For some teachers and students across Europe this school year has been slightly different. Traditional didactic lessons were replaced by non-formal educational activities and the Reciprocal Maieutic Approach (RMA) of Danilo Dolci. Trained teachers from Italy, Spain, Portugal, France, Belgium, Austria and Turkey, supported by non-formal experts, have engaged their students in collaborative learning activities with the aim to address challenges in school education. Thanks to CARMA project!

At the end of April 2017, CARMA partners, CESIE (Italy), University of Murcia (Spain), Pistes-Solidaires (France), Asist Ogretim Kurumlari A.S. – DOGA (Turkey), University College Leuven – UC Leuven (Belgium), INOVA+ (Portugal) and Verein Multikulturell (Austria) met in Pau, France for the 3rd partnership meeting to reflect on the progress of the project and to share experiences of the teachers involved in the piloting phase across the 7 countries. Teachers are enthusiastic about the new approaches they have learnt and are testing with their students in the classroom. The impact on their students’ learning progress is already visible!

The great work that has been done in Palermo has been  shared by teacher Barbara Pellegrino. Barbara is implementing collaborative learning sessions with her students at the school Institute Duca Abruzzi Libero Grassi. In the article “Caffé Macchiato”, that was published in the school’s journal “LiberaLaMentepress” , Barbara shares her insights and reflections on the potential of non-formal educational methods to transform classroom practices and motivate her students.

Enjoy reading it!

Caffé Macchiato

When I was going to school, during the times of Noah, learning was sometimes quite boring.

In particular, I remember one of my teachers. He was distant and verbose. He used to hold long and non-interactive lessons, to use textbooks written in an incomprehensible language, and to assign such a mountain of tasks that destroyed our social life.

These difficulties paid off: during the oral exam, while answering the first question, if we were starting with – Then .. – it was not unusual for the dear teacher to reply: – A speech cannot begin with “then”. Go back to your seat. I give you an “F”-.  Needless to say, this was rather demoralising.

Today, luckily, these things cannot happen anymore. Whilst on one hand the teaching structure remains quite classic, the approaches and teaching techniques have changed radically. Today, students and their needs are at the centre of the educational process. Teachers keep themselves updated, lessons are modulated, textbooks are more interesting and teacher-student dialogue is more open.

In addition,  recently in the last few years, school education has been changing all over the world: the use of “Non-Formal Learning Techniques” have been introduced and are very effective in the case of problematic situations. In other words, when there are students who have difficulty in keeping attention and motivation, the teacher abandons the formal lesson and proposes non-traditional thematic or activities. For example, to help students analyse and reflect on the topic, there is the “Six Thinking Hats” technique, which creates six characters with different roles, and different points of view that can look at a given problem from different perspectives. “The Box of Emotions” helps students to tackle classroom tensions by exploring and sharing their emotions in a safe environment. There is also “Problem Solving” or “Group Investigation“, which through curiosity stimulates and allows students to work together to find a common solution to a problem. There is also the “Reciprocal Maieutic Approach” (RMA) that has been tested out for years by Danilo Dolci, an important sociologist and educator. RMA is based on the comparison and sharing of knowledge, emotions and experiences of the students.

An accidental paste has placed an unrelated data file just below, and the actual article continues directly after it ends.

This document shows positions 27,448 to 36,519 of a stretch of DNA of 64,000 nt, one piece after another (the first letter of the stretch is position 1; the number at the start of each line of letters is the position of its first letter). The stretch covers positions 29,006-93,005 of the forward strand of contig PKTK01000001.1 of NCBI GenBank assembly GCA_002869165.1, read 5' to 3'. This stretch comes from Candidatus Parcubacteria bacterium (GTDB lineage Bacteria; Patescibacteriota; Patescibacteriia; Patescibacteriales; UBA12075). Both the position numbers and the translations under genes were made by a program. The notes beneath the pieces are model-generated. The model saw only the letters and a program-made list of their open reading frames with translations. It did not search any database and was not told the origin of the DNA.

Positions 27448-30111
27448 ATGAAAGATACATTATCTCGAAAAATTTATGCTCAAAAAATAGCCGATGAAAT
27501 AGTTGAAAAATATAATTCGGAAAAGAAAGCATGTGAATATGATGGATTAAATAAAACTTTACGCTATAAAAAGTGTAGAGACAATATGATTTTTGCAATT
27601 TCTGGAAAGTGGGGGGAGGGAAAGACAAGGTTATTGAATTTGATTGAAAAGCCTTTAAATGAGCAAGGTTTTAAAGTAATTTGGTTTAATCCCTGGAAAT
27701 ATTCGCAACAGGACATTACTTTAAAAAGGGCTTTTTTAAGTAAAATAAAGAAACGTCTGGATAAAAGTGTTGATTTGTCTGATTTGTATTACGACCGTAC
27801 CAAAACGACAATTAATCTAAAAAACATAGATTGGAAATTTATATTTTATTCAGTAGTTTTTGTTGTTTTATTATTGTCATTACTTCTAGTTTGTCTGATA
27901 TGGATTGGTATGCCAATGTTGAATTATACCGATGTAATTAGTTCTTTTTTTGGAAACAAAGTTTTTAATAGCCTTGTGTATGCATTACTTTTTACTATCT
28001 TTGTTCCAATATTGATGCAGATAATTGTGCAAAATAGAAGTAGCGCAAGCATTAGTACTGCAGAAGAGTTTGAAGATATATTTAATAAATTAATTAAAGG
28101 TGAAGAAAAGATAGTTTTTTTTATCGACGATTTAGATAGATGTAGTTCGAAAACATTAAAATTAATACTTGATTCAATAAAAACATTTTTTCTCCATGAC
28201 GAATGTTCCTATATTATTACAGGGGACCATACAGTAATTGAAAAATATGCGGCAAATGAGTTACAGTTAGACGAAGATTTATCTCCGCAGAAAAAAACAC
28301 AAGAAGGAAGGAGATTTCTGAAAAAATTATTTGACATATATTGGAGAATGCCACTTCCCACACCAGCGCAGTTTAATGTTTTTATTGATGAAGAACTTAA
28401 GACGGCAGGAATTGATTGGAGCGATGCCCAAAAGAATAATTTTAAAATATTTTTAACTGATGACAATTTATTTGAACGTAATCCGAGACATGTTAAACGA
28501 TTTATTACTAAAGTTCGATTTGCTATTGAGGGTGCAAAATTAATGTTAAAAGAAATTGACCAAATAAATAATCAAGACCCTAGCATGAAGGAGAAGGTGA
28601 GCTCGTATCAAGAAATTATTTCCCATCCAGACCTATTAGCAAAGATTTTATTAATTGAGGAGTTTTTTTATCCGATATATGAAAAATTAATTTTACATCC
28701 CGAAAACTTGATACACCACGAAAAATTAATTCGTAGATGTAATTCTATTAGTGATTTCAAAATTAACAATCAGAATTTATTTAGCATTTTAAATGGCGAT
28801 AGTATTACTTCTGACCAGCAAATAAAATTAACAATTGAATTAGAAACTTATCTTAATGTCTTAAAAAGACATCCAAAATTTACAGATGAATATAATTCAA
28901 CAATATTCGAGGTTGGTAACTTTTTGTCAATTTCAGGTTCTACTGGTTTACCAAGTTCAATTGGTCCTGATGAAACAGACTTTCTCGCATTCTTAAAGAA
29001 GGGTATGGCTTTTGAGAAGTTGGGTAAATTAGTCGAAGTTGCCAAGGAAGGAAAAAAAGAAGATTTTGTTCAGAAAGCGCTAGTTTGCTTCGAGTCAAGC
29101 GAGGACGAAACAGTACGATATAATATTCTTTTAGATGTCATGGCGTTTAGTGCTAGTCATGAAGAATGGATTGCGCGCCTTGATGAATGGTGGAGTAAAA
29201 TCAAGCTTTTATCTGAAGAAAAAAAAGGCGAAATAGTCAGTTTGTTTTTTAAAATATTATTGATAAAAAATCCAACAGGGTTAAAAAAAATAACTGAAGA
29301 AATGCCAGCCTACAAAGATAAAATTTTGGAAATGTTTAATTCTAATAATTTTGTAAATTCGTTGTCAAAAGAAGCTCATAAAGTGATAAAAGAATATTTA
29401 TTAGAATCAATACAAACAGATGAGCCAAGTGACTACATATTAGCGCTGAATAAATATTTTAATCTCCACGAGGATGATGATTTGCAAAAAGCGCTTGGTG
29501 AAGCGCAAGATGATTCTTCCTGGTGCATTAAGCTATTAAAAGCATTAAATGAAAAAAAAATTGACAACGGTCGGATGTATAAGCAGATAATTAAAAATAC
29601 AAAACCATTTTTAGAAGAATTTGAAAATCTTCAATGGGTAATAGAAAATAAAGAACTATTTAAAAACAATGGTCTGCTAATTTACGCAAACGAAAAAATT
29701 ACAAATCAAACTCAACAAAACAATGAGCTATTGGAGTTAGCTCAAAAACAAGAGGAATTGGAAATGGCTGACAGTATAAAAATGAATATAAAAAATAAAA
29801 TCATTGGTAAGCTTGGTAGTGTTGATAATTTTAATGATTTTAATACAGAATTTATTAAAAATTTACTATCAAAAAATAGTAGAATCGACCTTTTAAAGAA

These methods neglect old inflexible deductive methods and focus the attention on inductive methods based on the selection and analysis of what is familiar and near. And if everything works as it should, relevant.

The CARMA project is co-funded by Erasmus+ KA3: Support for policy reform, Prospective Initiatives Forward-Looking Cooperation Project and addresses the promotion of “innovative, collaborative teaching and learning” within school education.

Follow the project on Facebook at www.facebook.com/CARMA.Project

For further information about the project and research findings please visit www.carma-project-eu, or alternatively contact Rosina Ndukwe: rosina.ndukwe@cesie.org